Representation of Placement and Displacement in East and
West German newsreels
During the post-war era not all refugees escaped from East to West – some changed the direction. The East German newsreel reported on these people and their ‘good life in Socialism’ – in contrast, working conditions in West Germany were displayed as exploitative. Whereas the West German newsreels showed a high standard of living in the era of 1950s ‘Wirtschaftswunder’ – in contrast, the life in GDR was depicted as poor and dreadful.
After WWII, the Allies brought their own newsreels to German cinemas – using them for reeducational matters. After the Western Allies’ withdrawal from newsreel production in West Germany, the newsreels were produced solely under German management. In East Germany only one newsreel existed as mouthpiece of the central party SED.
Due to the different political and economic orientation, the tonality of reports of course differed greatly in the East and West newsreels. Despite this, in 1954 the responsible parties signed a contract for the regular exchange of stories. This way, the newsreel films were mutually used for propagandistic matters.
From my current project on the relation between East and West German newsreel, I would like to give the outlines of depicting refugees and their ‘homes’ through the conception of reports.
Pictures of refugees camps (see fig. NDW No. 215) were used by both – as a place for transition from one life, which they remember as home, and another – better – life in one of the both states. In West German newsreel, refugees were mostly shown with a handcart, a rucksack, a wooden suitcase, all crammed full with their entire belongings. The East German newsreel Der Augenzeuge used pictures from West German Newsreels for highlighting the refugees’ and expellees’ miserable life in the transit camps. Followed by a report on peoples’ success in the socialist system of the GDR. With this subliminal comparison, the Government of the western part, the FRG, was portrayed in bad light. The reasons for the flight of most people – the poor supply of everyday goods and the need of free travelling – were never mentioned.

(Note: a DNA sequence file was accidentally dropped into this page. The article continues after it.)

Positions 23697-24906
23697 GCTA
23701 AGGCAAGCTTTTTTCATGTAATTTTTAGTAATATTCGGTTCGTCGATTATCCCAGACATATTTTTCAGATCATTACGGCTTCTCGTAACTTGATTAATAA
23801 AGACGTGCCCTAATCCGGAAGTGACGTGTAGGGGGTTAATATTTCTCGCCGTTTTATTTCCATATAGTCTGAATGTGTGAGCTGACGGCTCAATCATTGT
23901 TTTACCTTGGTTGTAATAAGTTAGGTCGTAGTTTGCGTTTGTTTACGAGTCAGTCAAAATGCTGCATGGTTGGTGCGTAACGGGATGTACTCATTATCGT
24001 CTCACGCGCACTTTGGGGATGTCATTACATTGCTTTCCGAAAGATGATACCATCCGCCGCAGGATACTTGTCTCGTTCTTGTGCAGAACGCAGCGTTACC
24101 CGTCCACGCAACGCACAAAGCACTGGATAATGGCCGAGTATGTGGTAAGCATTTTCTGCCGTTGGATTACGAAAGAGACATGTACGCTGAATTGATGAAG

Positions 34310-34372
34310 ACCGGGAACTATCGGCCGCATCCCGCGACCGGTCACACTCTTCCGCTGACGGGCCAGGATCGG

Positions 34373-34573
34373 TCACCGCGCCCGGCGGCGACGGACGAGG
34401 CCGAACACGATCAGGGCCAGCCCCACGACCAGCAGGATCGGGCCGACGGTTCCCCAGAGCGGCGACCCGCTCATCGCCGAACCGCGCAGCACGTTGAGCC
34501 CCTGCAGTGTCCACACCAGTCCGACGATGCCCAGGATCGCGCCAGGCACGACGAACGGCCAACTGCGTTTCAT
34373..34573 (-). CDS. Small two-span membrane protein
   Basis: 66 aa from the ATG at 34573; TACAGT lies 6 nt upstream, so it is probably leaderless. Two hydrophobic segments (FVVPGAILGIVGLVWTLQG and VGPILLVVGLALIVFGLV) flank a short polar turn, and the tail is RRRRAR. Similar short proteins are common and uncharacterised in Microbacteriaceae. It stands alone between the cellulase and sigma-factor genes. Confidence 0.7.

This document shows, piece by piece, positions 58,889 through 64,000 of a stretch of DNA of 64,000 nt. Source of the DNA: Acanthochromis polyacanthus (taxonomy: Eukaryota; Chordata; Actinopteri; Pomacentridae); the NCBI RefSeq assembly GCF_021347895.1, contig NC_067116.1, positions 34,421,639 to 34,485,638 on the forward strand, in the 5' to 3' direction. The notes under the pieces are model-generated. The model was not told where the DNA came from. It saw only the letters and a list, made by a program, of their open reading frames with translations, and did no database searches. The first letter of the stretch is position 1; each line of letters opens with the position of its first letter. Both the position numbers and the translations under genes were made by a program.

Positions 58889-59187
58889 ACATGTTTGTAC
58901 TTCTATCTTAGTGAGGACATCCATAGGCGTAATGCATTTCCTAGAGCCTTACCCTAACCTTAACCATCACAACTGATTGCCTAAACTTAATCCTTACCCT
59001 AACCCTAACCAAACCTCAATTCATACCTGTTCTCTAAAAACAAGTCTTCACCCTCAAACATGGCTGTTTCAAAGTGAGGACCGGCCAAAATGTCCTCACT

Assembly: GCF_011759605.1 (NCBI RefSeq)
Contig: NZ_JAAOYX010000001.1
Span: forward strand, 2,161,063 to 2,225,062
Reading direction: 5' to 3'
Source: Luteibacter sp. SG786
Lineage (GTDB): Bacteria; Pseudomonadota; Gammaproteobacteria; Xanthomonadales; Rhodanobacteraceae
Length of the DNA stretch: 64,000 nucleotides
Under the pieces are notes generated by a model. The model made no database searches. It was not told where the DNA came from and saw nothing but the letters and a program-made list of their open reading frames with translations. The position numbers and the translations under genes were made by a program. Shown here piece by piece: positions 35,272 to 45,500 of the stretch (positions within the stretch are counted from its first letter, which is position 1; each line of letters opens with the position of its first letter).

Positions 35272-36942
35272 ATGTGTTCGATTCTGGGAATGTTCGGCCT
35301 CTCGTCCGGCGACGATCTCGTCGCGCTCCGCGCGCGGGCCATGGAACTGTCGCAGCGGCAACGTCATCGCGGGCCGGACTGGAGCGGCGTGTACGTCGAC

I agree with the approach of ‘Visual History’ (Gerhard Paul): Images are historical sources. But, when it comes to privation of post-war time, we see the newsreel pictures in todays’ TV documentaries again – but partly fictionalized in conjunction with re-enactments. Then as is now, social memory is shaped by images – but the medial context is crucial.
Das Thema wurde auf der „ISTME Conference 2016: In Search of Transcultural Memory in Europe. Locating and Dislocating Memory“ am 2. September 2016 in Dublin präsentiert.
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